Ortlieb’s is a chill place where jazz eases its way into your body. You can sit at the bar by the stage that houses live jazz six nights a week or on the other side of the room to talk with friends as you absorb the music and play Uno.

The single, long room has a white glow and walls covered in photographs of old and new jazz artists.

The place feels old school and fun, perfect for a laidback school night. The tables are small but definitely big enough for the must-order chicken fingers with homemade honey mustard dip.

Ortlieb’s has an authentic vibe. You’ll hear real jazz played by those who know what they’re doing. Plus, it’s cheap too.

World Cafe Live
3025 Walnut St.

World Cafe Live in University City, while you wouldn’t know it from the outside, is secretly huge and full of people.

Upstairs and downstairs have live music, happy crowds and no smoking. The venue caters to all ages and all musical tastes like rock, bluegrass and folk.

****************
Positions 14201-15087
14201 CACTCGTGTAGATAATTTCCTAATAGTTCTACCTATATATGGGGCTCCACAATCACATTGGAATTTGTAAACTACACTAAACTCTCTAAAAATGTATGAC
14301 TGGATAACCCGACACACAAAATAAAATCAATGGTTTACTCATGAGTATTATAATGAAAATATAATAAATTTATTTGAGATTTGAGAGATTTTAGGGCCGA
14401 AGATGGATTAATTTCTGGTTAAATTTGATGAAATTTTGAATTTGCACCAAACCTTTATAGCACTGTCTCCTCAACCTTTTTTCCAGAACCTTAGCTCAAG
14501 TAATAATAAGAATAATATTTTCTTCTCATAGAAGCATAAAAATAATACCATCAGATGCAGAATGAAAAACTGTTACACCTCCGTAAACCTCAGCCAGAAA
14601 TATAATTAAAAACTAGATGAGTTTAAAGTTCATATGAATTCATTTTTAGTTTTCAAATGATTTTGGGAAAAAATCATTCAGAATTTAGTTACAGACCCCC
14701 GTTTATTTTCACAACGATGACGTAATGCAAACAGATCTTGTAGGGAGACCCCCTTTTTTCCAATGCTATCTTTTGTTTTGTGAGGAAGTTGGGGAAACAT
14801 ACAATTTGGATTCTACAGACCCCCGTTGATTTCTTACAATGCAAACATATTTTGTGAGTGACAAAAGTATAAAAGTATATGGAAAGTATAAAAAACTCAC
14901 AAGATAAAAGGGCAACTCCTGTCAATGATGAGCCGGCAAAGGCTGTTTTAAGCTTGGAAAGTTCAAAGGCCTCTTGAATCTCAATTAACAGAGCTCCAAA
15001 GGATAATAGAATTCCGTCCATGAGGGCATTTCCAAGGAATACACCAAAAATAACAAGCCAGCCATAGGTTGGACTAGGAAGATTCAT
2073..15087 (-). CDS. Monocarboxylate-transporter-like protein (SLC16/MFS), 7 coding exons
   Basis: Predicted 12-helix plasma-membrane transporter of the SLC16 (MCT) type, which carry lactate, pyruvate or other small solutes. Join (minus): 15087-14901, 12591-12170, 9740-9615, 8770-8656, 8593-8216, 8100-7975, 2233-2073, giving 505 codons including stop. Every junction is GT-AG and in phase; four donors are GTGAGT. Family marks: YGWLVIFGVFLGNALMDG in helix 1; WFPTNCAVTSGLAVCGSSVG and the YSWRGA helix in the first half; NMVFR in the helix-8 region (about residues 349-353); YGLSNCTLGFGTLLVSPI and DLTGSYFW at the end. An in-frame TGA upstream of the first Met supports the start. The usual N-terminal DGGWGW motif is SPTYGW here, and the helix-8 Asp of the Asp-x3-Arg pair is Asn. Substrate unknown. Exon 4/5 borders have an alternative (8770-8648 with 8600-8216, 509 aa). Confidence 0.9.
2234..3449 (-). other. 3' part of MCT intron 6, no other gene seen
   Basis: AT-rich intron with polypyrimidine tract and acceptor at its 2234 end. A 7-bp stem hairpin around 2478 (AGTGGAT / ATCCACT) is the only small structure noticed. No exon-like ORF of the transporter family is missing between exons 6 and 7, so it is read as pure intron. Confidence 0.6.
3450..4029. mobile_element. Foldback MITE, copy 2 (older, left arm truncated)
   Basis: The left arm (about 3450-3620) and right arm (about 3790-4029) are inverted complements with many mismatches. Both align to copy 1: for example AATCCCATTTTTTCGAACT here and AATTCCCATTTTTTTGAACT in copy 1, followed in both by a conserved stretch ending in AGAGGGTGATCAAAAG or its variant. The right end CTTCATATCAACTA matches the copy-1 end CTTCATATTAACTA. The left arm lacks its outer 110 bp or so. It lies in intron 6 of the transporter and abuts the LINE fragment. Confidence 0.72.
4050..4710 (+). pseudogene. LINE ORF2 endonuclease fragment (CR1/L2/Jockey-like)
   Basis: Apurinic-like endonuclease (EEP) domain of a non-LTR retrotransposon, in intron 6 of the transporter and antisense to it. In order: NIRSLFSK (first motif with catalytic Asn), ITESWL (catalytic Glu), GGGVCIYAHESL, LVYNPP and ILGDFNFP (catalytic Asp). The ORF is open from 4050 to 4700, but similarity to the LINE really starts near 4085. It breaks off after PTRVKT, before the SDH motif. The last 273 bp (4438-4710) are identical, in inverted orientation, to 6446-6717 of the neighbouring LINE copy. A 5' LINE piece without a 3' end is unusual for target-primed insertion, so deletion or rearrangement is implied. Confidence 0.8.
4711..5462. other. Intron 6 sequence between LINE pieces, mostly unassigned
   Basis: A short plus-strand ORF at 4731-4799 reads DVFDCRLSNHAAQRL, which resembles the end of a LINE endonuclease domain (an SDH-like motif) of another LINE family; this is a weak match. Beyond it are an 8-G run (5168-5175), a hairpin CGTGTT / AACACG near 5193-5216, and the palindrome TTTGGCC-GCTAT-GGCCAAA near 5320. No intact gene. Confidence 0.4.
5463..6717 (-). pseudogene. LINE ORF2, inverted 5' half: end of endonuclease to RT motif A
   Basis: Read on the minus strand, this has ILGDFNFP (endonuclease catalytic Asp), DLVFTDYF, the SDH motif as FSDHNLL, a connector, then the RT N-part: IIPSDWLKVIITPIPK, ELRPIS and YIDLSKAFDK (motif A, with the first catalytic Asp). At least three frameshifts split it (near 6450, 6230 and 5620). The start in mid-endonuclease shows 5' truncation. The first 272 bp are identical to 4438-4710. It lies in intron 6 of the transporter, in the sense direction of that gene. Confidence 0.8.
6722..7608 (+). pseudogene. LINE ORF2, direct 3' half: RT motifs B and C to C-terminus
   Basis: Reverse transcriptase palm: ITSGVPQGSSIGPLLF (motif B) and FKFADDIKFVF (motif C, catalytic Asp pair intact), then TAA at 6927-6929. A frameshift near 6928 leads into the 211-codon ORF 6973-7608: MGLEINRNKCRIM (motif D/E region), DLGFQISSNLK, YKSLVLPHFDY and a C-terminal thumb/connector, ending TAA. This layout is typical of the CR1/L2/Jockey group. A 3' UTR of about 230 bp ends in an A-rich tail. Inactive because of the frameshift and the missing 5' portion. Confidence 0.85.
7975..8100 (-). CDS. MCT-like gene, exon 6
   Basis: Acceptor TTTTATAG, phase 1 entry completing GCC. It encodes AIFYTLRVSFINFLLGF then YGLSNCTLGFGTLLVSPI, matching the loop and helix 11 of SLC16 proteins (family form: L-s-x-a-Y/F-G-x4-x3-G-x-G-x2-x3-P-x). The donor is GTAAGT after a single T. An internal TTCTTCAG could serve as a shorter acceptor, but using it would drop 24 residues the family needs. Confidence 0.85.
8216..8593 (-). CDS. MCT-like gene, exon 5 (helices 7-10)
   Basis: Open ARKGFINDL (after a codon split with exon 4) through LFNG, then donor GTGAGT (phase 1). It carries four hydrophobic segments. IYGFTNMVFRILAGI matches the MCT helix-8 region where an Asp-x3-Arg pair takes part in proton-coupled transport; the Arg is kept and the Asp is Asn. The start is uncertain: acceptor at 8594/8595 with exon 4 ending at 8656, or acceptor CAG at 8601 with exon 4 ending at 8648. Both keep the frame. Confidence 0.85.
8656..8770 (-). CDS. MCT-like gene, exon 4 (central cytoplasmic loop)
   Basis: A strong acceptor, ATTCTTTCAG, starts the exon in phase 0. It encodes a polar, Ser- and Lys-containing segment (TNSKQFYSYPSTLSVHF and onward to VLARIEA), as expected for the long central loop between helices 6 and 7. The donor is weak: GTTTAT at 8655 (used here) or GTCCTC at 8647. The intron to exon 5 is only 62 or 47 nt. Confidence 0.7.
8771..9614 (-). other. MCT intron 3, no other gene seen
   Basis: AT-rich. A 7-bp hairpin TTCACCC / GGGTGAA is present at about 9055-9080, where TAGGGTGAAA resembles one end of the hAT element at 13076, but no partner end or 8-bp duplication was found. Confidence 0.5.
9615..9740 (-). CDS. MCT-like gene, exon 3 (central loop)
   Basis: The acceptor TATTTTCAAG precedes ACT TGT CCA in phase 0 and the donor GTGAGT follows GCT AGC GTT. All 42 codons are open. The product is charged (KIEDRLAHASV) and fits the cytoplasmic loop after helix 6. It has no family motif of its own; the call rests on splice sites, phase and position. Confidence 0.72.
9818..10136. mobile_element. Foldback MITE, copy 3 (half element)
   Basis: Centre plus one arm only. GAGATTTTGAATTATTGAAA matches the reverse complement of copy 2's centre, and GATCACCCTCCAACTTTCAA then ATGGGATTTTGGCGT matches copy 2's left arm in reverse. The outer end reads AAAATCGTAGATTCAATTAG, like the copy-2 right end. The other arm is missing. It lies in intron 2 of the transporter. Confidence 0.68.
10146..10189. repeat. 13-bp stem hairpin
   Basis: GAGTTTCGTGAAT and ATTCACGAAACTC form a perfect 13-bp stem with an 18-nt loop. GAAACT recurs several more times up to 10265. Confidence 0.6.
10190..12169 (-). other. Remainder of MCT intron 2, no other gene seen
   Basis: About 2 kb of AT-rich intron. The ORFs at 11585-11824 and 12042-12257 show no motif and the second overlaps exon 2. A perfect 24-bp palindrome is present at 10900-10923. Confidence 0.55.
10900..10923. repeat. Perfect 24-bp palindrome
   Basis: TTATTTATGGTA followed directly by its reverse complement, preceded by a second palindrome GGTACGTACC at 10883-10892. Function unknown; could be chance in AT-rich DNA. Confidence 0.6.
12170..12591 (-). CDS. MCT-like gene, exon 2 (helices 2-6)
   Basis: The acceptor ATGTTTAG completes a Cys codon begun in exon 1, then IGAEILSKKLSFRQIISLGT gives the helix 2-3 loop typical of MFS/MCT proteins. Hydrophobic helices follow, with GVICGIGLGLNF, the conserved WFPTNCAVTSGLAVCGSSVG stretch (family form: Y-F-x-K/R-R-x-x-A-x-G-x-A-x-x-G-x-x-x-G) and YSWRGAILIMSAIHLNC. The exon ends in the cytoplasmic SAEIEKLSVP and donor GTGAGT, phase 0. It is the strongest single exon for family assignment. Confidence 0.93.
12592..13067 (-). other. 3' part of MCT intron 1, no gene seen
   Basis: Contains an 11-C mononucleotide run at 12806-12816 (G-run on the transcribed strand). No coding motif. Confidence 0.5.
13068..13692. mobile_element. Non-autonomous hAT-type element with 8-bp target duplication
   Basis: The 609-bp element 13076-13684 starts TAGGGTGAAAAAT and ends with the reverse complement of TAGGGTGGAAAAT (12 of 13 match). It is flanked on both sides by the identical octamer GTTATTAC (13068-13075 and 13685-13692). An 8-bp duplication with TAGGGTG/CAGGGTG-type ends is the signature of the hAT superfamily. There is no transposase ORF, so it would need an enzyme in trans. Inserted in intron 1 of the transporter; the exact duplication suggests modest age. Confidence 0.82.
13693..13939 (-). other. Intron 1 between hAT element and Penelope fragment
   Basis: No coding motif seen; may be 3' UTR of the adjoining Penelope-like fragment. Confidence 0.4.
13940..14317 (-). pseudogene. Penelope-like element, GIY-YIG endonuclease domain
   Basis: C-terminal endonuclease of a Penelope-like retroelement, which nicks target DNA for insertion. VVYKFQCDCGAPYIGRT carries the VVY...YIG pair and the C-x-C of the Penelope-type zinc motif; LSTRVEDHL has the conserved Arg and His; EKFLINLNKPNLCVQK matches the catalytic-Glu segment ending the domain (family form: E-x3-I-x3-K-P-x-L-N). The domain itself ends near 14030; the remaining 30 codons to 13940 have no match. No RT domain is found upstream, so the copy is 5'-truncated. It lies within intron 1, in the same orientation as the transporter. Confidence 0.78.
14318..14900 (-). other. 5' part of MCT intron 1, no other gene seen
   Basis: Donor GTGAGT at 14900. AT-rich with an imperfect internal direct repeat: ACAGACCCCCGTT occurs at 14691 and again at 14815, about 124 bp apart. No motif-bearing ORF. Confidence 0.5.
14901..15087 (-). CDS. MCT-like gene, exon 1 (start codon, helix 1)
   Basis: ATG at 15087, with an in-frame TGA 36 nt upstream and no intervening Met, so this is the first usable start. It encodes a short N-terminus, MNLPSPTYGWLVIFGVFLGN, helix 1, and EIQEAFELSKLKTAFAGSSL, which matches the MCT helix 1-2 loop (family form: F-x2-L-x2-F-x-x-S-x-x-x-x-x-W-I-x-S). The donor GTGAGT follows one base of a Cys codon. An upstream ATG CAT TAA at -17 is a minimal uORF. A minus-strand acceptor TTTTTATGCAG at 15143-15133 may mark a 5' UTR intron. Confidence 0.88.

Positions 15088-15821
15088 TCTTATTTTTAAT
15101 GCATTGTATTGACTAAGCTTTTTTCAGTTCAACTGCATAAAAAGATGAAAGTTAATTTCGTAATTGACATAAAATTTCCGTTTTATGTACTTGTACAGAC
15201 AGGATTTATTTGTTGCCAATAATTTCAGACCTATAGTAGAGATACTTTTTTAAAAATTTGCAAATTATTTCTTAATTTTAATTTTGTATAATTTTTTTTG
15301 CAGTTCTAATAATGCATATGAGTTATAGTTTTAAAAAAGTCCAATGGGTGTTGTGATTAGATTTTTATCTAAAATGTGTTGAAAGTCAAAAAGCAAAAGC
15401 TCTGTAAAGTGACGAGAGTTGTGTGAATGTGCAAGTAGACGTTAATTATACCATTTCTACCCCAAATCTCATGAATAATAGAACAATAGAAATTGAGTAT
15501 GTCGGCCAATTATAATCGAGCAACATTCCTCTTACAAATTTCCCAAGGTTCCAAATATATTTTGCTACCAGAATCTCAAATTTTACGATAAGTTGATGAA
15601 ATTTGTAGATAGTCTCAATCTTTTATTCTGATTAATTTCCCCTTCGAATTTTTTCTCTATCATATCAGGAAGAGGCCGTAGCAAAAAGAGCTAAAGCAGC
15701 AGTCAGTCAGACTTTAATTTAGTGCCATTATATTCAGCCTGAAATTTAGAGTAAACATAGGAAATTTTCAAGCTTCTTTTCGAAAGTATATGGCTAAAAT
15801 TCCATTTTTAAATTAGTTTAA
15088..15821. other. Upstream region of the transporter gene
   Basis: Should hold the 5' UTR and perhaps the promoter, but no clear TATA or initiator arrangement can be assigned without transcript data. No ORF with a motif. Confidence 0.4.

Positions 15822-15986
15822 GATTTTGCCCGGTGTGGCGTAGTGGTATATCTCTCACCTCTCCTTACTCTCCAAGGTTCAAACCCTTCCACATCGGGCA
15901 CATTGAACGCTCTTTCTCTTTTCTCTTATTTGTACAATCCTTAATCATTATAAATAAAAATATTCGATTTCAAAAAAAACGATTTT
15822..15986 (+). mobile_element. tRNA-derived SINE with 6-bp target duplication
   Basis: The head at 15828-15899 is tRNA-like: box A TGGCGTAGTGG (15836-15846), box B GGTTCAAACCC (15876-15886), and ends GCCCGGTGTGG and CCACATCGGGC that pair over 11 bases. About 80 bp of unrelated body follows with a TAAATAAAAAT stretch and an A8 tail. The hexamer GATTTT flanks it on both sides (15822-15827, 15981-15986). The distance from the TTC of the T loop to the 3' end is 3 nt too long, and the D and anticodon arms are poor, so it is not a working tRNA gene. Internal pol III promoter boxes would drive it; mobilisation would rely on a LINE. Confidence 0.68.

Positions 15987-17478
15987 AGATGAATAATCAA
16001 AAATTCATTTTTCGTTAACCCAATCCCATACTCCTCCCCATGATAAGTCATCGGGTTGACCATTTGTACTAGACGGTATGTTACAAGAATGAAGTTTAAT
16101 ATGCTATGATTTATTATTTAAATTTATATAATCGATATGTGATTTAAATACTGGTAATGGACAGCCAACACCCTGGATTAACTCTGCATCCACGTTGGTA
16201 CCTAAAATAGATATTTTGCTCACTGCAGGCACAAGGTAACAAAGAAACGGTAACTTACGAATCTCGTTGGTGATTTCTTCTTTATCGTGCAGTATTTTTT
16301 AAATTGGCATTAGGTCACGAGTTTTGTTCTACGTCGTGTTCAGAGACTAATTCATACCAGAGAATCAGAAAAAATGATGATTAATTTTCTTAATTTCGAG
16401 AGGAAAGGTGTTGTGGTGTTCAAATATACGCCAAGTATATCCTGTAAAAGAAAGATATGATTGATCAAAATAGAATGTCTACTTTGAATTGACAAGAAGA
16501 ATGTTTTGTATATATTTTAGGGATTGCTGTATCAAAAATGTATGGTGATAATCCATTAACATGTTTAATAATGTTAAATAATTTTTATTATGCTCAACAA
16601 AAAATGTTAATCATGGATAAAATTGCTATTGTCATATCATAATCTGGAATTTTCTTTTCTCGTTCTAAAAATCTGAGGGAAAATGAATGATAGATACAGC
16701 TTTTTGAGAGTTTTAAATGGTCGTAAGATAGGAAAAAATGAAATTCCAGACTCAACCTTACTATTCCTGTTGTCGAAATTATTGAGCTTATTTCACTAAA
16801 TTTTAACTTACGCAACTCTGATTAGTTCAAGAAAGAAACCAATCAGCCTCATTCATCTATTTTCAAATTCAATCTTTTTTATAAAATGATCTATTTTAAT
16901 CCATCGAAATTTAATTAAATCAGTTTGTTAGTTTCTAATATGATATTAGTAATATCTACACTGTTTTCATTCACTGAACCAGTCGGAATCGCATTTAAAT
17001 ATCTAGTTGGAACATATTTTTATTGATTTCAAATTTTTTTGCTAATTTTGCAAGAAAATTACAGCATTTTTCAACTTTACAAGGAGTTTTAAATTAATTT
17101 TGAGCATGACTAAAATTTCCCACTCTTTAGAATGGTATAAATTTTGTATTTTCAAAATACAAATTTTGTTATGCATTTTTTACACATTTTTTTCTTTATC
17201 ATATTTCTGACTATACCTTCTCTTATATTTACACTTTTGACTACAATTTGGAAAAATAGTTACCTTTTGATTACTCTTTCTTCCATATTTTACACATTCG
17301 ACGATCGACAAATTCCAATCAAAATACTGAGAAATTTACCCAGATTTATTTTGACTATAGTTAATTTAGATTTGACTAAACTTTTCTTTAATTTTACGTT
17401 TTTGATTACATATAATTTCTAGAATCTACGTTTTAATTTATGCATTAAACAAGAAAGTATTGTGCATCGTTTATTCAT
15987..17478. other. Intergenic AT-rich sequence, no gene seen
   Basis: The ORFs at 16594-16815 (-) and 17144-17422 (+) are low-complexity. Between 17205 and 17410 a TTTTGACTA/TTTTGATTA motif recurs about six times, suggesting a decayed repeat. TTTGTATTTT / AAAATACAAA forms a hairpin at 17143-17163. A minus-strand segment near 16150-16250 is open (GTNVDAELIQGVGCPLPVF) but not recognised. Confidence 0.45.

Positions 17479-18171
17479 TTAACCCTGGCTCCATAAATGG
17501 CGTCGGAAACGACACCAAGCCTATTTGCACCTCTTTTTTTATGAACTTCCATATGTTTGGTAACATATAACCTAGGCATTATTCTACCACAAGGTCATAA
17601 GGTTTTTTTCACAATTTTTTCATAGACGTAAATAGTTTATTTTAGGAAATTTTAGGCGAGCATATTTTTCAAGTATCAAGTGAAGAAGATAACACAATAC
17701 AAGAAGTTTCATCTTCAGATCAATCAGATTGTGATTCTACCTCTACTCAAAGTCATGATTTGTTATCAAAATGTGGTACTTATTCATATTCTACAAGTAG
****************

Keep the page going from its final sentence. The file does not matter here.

The boldly painted upstairs has tables and booths, a small stage and a bar. The menu is short, eclectic and cheap.

Upstairs shows are often free and brimming with a crowd that isn’t afraid to cheer for the bands.

Downstairs reminds me of a huge movie theater.

When Temple environmental studies student and World Cafe Live employee Chelsea Heck showed me the space, I was dumbfounded.

A door opens to another bar and sinks down into table seating that looks up at a large stage and projection screen.

Heck told me that the main selling point, aside from the bands that play, is that patrons are never less than 70 feet away from the stage.

If you pay more, you can sit in the mezzanine, which has couches and a private bar overlooking the stage.

A casual, clean and fun place, World Cafe Live is definitely worth crossing the Schuylkill for.

Jessica Pritchard can be reached at jessp505@yahoo.com.